Stiffening its policy on the environment, the Ministry of International Trade and Industry drew a clear line July 11 separating itself from Australia, which advocates a flexible approach to tackling global warming.
Speaking at a regularly scheduled news conference, MITI chief Shinji Sato said he will clarify Japan’s stance during his four-day visit to Australia starting July 13. “It seems that Australia does not understand our stance,” he said. “So I would like to tell them that we will be taking a strict stance on this global issue.”
Sato, who is to attend celebrations to mark the 40th anniversary of the bilateral trade treaty, will meet with Australian Prime Minister John Howard, Tim Fischer, deputy prime minister and minister for trade, and John Moore, minister for industry, science and tourism. Japan is to host a major environmental conference in Kyoto in December at which more than 150 signatory nations to the 1994 U.N. Framework Convention on Climate Change will decide how to reduce carbon dioxide emissions after 2000. They have already agreed that all industrialized nations will reduce such emissions to 1990 levels by 2000.
Australia has been calling for differentiations in setting reduction targets by taking into account such factors as past efforts, economic structure, trade patterns and population growth rates. This is in contrast to the European Union’s call for a uniform numerical target of a 15 percent cut from the 1990 level.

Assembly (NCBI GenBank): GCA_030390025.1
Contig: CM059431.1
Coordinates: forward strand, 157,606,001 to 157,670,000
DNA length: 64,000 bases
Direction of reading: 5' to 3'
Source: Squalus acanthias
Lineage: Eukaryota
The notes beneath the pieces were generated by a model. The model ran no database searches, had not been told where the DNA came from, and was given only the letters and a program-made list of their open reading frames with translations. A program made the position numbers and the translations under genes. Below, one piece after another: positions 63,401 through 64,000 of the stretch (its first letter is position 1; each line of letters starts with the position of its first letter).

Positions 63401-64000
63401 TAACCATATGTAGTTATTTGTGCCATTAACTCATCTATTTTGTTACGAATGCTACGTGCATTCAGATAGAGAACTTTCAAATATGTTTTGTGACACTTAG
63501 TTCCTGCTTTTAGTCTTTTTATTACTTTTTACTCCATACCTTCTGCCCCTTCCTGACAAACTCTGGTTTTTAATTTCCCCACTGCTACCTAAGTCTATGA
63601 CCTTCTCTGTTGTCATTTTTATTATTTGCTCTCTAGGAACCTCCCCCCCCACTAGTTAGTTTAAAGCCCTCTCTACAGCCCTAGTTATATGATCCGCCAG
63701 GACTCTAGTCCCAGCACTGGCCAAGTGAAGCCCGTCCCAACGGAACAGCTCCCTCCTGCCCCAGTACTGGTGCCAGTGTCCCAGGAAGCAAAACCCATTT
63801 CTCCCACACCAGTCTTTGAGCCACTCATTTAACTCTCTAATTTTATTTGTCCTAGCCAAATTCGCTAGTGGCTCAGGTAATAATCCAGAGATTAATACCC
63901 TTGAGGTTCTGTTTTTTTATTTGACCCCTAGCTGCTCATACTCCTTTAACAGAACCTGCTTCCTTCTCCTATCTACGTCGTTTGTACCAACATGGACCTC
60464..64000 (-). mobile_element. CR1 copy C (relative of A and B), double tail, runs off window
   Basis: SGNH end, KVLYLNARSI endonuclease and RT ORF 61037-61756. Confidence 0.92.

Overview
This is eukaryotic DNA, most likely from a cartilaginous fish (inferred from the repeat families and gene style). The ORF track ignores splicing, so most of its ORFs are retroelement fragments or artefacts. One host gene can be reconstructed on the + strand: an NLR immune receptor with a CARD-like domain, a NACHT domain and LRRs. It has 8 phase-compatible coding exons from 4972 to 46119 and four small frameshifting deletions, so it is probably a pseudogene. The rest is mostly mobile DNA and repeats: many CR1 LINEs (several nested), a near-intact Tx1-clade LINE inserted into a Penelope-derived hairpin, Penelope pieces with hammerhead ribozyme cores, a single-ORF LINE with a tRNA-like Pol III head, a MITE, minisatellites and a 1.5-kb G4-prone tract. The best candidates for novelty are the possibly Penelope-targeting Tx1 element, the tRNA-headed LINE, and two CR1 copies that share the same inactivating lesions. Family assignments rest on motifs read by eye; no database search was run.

Japan had earlier presented proposals that would allow each industrialized nation to choose between two post-2000 targets: an agreed rate of reduction in national output of carbon dioxide emissions or an agreed volume of per capita emissions. But on July 11, Sato said Japan will no longer pursue such an approach, which has attracted strong criticism from governments and environmentalists both at home and abroad.
He said Japan does not hold the same view as Australia. “It might have been taken that Japan is showing understanding to the view held by Australia,” he said. “But I don’t think you can get other countries to understand the idea of allowing differentiations.”